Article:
When Eddie Murphy became a movie star in the early 80s, he vowed to make a film every fifteen years or so that examined the human condition in a comic yet profoundly truthful manner, each time using a prison as the primary location. (Like Foucault, Murphy finds prison to be an apt metaphor for the world and man’s place within it.) He also announced each film in this series would be called Life so that no one would mistake the larger philosophical intentions that would distinguish these works from his less ambitious projects such as the Beverly Hills Cop and Nutty Professor films.
Many people laughed at Murphy’s grand vision, doubting his commitment to the higher aims of cinema. You won’t hear those people laughing much these days.
In 1985, following the enormous success of Beverly Hills Cop, Murphy produced and starred in Life (1985), the story of Sammy, a streetsmart hustler who attempts the biggest score of his young career by robbing the bag man of a fading drug kingpin. The plan goes awry, and Murphy’s character (described as “Axel Foley before he went legit” by Murphy in interviews at the time) lands in prison with a life sentence. Sammy uses his quick wits and sharp elbows to thrive in the prison economy, eventually leading the other inmates in a full-fledged prison riot that ends tragically.
Just shy of fifteen years later, following the enormous success of The Nutty Professor, Murphy produced and starred in Life (1999). Life (1999) is a Prohibition-era tragicomedy about the lives of loudmouth Harlem grifter Ray (Eddie Murphy) and no-nonsense Claude (Martin Lawrence). Ray and Claude team up on a bootlegging mission to Mississippi that could bring them big bucks. But they run into trouble when a crooked lawman hits them with a phony murder charge. Faced with life sentences and shipped off to prison, they must think of a way to prove their innocence and avoid the brutal (yet wacky) guards while battling their biggest enemies of all — a pair of totally mismatched personalities.
Ever since Life (1999), all the haters and naysayers have loudly insisted Murphy would never make another movie called Life. And for a few years there I almost started to believe them. I should have trusted my gut. The funnyman/filmmaker is back at it again with Life (2017), which returns to the time-tested themes from the previous two movies by taking them into space.
Life (2017) is a sci-fi adventure movie starring fast talking astronaut Kimbo Kallison (Eddie Murphy). Murphy’s performance combines the swashbuckling swagger of Lando Calrisson and Indiana Jones with the quixotic ambitions of Brian Fitzcarraldo and Dr. David Bowman. Kallison embarks on a quest to smuggle space refugees through a heretofore unnavigable region of deep space. Betrayed by his crew, Kallison ends up arrested by Intergalactic Customs Patrol and sentenced to a lifetime internment in space jail.
Space jail turns out to be a patch of deep space they chuck you into when all you have left is the space suit on your back. To prevent escapes, space jail is policed around its frontiers by nasty prison guard ships. Kallison must lead the other imprisoned spacemen to forage for food amongst asteroids and space debris. It’s a tale of the perseverance of the human spirit against all odds, just like Life (1999) and Life (1985) before it.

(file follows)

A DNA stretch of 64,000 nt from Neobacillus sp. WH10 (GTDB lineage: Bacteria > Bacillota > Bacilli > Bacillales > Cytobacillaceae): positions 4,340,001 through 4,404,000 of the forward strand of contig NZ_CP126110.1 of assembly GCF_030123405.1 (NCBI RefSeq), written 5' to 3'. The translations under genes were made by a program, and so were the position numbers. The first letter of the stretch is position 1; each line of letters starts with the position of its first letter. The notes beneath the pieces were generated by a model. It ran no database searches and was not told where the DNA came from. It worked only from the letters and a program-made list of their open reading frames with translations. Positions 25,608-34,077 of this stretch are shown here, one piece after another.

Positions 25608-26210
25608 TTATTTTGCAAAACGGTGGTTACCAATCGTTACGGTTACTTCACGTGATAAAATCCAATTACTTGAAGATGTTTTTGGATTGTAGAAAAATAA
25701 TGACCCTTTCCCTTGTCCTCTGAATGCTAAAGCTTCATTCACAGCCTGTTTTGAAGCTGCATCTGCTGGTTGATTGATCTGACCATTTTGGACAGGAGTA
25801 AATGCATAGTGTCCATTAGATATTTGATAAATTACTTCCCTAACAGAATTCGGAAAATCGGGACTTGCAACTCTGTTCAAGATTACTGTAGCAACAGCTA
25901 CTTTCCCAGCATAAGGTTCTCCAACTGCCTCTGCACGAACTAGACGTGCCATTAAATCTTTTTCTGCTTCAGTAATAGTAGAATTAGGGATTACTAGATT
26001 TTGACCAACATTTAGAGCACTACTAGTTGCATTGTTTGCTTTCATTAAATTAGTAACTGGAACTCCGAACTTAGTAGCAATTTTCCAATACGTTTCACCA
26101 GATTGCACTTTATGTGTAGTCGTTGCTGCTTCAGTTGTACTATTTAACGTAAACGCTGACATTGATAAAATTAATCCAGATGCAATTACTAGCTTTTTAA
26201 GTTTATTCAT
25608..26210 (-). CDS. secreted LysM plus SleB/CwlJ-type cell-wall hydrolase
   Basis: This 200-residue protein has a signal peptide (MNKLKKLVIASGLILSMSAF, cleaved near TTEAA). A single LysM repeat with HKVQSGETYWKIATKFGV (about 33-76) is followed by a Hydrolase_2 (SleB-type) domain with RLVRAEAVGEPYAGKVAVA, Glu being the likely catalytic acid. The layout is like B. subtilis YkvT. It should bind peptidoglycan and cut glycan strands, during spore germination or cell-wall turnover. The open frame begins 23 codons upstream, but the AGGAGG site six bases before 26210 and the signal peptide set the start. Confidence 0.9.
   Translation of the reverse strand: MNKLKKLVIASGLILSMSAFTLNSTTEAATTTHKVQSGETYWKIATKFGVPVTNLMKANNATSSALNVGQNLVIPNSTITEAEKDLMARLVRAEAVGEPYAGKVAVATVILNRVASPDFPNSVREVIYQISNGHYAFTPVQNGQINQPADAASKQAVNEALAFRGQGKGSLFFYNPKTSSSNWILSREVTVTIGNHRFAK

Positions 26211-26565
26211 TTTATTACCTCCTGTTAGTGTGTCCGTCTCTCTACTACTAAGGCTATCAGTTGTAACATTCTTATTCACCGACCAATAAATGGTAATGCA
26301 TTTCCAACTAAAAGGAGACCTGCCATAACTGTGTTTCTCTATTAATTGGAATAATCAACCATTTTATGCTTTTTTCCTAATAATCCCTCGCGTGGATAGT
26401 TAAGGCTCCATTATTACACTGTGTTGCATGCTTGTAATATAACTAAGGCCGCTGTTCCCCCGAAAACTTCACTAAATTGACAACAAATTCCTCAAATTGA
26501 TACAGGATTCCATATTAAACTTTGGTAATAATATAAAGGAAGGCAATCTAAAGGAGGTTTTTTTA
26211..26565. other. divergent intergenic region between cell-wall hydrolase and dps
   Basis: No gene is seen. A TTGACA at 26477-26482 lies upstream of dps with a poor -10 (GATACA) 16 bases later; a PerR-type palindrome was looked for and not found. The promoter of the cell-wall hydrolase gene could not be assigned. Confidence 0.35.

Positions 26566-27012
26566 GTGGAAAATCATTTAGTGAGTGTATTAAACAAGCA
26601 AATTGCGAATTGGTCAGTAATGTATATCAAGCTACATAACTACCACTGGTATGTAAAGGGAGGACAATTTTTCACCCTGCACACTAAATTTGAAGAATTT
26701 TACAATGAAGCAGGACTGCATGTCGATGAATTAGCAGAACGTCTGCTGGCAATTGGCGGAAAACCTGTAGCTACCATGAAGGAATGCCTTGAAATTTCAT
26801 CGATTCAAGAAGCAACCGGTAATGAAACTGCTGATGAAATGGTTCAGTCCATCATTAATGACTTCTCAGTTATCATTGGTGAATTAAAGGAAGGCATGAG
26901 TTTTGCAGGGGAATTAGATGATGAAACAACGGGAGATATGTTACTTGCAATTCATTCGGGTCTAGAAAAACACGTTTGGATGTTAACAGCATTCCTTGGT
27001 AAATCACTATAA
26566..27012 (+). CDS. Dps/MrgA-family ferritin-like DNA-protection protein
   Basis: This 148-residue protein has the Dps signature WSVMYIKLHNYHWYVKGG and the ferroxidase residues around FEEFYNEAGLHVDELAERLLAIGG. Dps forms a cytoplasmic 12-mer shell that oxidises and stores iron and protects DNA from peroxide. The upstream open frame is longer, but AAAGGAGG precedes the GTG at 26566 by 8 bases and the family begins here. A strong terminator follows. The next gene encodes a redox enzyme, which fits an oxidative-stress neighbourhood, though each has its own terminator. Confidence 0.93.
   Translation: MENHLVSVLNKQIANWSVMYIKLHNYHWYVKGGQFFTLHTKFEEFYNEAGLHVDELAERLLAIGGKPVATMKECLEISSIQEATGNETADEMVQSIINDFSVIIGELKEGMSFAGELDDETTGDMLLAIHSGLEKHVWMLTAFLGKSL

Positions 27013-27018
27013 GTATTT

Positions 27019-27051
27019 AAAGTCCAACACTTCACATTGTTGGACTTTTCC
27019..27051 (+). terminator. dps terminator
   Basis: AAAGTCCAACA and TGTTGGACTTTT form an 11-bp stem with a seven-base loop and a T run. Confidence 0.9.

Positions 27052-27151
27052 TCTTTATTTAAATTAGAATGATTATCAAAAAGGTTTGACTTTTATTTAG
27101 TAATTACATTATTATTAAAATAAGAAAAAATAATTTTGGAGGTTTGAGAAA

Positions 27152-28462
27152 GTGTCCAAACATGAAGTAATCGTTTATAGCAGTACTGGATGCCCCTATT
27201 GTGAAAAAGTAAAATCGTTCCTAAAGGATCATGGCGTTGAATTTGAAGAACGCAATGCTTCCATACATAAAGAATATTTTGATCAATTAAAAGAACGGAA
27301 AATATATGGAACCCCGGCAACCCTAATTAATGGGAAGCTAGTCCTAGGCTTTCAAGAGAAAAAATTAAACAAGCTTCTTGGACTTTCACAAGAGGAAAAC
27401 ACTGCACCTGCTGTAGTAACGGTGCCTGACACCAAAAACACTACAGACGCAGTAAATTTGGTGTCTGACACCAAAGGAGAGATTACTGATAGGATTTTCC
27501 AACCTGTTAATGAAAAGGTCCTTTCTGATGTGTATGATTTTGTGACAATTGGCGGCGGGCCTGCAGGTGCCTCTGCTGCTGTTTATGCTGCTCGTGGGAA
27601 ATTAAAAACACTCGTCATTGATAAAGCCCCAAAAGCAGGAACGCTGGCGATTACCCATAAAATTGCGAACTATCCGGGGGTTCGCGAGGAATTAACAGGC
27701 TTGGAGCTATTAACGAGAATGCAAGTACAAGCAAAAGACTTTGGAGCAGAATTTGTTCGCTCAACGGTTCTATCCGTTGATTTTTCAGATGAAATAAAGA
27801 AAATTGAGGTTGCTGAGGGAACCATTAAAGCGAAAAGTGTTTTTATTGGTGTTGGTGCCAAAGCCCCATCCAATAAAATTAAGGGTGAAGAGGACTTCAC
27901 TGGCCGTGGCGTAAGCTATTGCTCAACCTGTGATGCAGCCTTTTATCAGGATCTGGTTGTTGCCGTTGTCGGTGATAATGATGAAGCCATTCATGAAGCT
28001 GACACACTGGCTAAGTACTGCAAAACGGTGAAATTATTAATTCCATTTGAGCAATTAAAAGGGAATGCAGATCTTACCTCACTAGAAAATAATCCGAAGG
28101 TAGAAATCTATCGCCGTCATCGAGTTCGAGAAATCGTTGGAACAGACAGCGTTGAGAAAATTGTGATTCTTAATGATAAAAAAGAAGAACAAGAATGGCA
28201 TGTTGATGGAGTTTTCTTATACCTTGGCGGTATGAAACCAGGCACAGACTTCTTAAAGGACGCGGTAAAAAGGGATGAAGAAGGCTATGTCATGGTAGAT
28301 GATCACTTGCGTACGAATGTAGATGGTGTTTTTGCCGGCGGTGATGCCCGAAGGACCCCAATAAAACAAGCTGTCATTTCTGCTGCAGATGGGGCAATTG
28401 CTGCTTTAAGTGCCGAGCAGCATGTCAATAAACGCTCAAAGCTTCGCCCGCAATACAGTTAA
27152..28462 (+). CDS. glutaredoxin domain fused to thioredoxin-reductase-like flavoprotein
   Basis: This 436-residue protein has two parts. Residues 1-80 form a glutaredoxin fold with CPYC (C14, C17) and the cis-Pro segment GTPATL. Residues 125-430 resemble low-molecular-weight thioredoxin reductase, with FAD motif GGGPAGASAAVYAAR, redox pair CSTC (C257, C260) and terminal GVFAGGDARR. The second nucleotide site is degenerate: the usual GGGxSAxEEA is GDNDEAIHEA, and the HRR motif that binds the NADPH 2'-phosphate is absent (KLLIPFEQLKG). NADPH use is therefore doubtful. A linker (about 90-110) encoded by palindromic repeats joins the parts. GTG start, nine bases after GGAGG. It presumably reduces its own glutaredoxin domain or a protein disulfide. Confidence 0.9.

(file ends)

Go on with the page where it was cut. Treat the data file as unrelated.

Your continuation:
Murphy has now produced and starred in three Life films that could make a near perfect trilogy that will define his legacy as a funnyman/filmmaker. But at this point I wouldn’t bet against that sly fox coming back to Life in his early seventies to make a fourth movie called Life, just like we always dreamed.
TL;DR – With Life (2017), Eddie Murphy finally takes his laughs and philosophical longings into space and the result is a cinematic smash hit rich and varied in its content.
What the rest of the critics are saying:
“I’ll be the first to say it: this is the best movie to come out since Life (1999).” – Peter Travers, Rolling Stone
“It’s hard to believe the man behind Norbit has created such a thought-provoking and ultimately redemptive space movie.” – Verity Campbell-Barr, The Atlantic
“Life is one the most realistic – and harrowing – space movies to come along in decades.” – Book Denison, Associated Press
“Eddie Murphy’s supporting role as an officious customs patrolman is even funnier than his leading role as Kimbo Kallison.” – Siyaka Camacho, New York Daily News
“We, too, are just collections of cells, and Murphy plays our nervous system like a flamenco guitar in concert with nauseous drums and vomiting trombones.” – Amy Nicholson, MTV
“Life has cool effects, big laughs and a sweet twist. It ain’t rocket science, but it does what it does well — even, one might say, with a kind of genius.” – Eric D. Snider, EricDSnider.com
“Here is a story that knows how to force nihilism and optimism into an uproarious death match in the vast nothingness of space. If you’re into that sort of thing.” – Legs Lavish, New York Observer
“Life struck me as several cuts above ‘meh’ but never made me jump out of my seat.” – Glenn Kenny, RogerEbert.com
“Never reaches greatness, but it’s solidly good, from its earned laughs to a spot-on ending.” – Mercedes Saster, Minneapolis Star-Tribune
“A waste of talent and money, Life (2017) seems convinced that simply sticking Eddie Murphy in outer space with expensive special effects is enough to make a great space movie. But it truly does take more than that to make a great space movie.” – Goh Gwek Eng, TIME Magazine
99% liquid & seed retention – CERTIFIED JUICY™